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Teams Arrive As RWC Gathers Steam

Teams Arrive As RWC Gathers Steam

By Laura Westbrook and Michael Field

AUCKLAND ( Media Watch): After months of anticipation and preparation in New Zealand, the party is finally set to start.

It's just 11 days until the first ball is kicked in the Rugby World Cup and today the first team, Fiji - including controversial player Leone Nakarawa - arrived in Auckland.

New Zealand gave Nakarawa, a Fijian soldier, an exemption to the sanctions imposed on the Fiji military following the 2006 military coup.

However with traditional Maori welcomes planned for many arrivals, there has been criticism that organisers have not briefed overseas players about the cultural significance of powhiri.

The United States team, which arrives in Whanganui on Sunday, had initially turned down a ceremonial waka (traditional canoe) welcoming, which was supposed to be the highlight for the 46-person American party.

Eagles media manager Dallen Stanford said their refusal to take part was fuelled by concerns the US players could get wet and fall ill and they had not realised the significance of the waka-welcoming.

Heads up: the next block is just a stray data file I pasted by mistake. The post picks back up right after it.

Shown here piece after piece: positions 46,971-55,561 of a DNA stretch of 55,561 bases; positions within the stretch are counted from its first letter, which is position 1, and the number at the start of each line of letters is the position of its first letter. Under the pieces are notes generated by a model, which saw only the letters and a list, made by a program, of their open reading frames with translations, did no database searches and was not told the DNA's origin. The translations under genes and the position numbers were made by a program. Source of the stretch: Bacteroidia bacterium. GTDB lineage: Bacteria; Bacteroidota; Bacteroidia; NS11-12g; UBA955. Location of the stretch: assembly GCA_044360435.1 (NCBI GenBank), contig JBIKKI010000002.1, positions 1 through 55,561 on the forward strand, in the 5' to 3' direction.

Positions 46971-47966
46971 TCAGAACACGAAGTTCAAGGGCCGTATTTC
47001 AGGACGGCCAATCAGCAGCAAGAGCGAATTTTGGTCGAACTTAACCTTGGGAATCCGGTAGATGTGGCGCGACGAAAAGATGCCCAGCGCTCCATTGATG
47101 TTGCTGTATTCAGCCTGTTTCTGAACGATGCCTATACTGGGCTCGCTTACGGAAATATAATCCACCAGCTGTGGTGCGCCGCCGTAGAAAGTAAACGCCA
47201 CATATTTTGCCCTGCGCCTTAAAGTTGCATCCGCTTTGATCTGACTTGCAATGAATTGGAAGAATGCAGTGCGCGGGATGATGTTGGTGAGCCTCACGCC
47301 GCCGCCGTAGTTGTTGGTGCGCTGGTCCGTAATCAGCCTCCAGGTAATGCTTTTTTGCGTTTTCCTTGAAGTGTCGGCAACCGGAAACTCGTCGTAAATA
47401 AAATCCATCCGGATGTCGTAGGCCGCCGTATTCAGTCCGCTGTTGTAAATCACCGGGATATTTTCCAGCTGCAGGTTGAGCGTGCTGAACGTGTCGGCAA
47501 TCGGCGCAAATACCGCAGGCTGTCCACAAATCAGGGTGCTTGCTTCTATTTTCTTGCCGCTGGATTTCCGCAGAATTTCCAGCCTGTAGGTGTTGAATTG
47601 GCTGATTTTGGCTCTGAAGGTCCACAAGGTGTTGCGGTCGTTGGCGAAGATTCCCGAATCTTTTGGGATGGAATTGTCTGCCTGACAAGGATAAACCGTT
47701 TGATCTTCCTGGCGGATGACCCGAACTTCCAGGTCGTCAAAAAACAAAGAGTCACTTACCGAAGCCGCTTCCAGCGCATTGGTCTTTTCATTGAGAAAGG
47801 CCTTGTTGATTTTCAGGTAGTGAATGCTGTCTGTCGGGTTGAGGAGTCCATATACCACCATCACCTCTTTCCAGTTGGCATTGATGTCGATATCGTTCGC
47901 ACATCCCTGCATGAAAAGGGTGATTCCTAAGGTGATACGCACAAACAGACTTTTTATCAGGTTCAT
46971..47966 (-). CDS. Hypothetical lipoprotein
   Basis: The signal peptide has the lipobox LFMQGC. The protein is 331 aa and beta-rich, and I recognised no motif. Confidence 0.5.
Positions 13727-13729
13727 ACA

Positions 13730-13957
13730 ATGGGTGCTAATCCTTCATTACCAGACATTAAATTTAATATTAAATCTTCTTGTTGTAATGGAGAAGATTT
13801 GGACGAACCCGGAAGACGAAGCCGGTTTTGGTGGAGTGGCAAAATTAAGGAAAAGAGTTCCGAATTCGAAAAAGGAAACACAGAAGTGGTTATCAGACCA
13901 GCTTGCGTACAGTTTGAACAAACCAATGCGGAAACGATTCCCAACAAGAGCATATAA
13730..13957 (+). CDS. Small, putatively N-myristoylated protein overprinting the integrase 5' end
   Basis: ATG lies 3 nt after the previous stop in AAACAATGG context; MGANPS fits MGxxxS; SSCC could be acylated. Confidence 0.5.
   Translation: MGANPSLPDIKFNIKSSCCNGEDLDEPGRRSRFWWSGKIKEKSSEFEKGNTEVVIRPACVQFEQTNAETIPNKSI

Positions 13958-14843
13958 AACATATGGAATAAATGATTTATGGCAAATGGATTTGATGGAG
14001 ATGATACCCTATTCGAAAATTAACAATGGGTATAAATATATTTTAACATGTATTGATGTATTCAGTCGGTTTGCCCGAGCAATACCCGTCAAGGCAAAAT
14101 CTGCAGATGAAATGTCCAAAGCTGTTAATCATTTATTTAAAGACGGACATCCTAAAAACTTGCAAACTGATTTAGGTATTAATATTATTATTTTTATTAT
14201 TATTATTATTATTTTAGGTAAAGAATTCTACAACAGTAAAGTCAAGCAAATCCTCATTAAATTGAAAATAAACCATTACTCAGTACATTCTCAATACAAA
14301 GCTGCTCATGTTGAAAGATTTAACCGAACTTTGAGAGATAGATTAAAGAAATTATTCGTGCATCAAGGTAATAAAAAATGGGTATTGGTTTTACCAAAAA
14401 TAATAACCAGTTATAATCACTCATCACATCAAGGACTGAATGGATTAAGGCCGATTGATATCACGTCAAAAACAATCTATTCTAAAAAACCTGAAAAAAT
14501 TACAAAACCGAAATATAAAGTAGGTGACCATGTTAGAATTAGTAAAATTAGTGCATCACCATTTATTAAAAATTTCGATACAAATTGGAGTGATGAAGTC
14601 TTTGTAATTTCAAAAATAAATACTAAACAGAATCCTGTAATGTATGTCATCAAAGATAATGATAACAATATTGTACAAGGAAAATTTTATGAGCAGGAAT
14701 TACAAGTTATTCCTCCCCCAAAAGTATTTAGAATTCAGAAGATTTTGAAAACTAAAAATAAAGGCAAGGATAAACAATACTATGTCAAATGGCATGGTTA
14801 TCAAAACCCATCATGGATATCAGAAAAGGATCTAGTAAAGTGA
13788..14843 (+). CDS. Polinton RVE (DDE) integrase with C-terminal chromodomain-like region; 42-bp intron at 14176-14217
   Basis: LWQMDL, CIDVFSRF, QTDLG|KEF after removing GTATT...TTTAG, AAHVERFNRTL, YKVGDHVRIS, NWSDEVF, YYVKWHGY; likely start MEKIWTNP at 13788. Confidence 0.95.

"Had we known that, which in hindsight it would be great if they'd told us, we would love to have accepted straight away," he said.

"Perhaps we should have done our homework, but I do think it was the responsibility of the organisers as well."

A Rugby World Cup media spokesman said there had been no specific information given to teams about New Zealand culture, including powhiri and other Maori traditions.

"They haven't been given a specific 'handbook' on Maori culture."

England is the next team to arrive, early on Wednesday, followed by the Japanese and French squads later the same day.


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